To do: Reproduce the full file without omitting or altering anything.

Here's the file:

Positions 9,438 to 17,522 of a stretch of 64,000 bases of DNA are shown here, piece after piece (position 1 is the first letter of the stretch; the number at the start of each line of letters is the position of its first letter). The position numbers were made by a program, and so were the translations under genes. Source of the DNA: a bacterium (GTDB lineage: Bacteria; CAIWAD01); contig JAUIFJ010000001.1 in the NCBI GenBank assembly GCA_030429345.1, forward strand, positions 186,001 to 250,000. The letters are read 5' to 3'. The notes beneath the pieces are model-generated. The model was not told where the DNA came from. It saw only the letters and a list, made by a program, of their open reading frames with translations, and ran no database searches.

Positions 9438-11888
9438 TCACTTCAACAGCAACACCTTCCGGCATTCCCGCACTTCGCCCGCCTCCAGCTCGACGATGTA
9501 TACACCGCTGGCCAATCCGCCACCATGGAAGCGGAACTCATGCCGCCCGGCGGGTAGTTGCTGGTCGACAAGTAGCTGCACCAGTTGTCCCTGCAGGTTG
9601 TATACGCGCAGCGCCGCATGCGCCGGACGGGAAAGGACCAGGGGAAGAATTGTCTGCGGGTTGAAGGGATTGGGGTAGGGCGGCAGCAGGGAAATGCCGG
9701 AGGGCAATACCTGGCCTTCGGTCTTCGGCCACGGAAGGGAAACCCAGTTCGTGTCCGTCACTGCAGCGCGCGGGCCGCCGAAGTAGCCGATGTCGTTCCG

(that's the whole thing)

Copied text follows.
Positions 9,438 to 17,522 of a stretch of 64,000 bases of DNA are shown here, piece after piece (position 1 is the first letter of the stretch; the number at the start of each line of letters is the position of its first letter). The position numbers were made by a program, and so were the translations under genes. Source of the DNA: a bacterium (GTDB lineage: Bacteria; CAIWAD01); contig JAUIFJ010000001.1 in the NCBI GenBank assembly GCA_030429345.1, forward strand, positions 186,001 to 250,000. The letters are read 5' to 3'. The notes beneath the pieces are model-generated. The model was not told where the DNA came from. It saw only the letters and a list, made by a program, of their open reading frames with translations, and ran no database searches.

Positions 9438-11888
9438 TCACTTCAACAGCAACACCTTCCGGCATTCCCGCACTTCGCCCGCCTCCAGCTCGACGATGTA
9501 TACACCGCTGGCCAATCCGCCACCATGGAAGCGGAACTCATGCCGCCCGGCGGGTAGTTGCTGGTCGACAAGTAGCTGCACCAGTTGTCCCTGCAGGTTG
9601 TATACGCGCAGCGCCGCATGCGCCGGACGGGAAAGGACCAGGGGAAGAATTGTCTGCGGGTTGAAGGGATTGGGGTAGGGCGGCAGCAGGGAAATGCCGG
9701 AGGGCAATACCTGGCCTTCGGTCTTCGGCCACGGAAGGGAAACCCAGTTCGTGTCCGTCACTGCAGCGCGCGGGCCGCCGAAGTAGCCGATGTCGTTCCG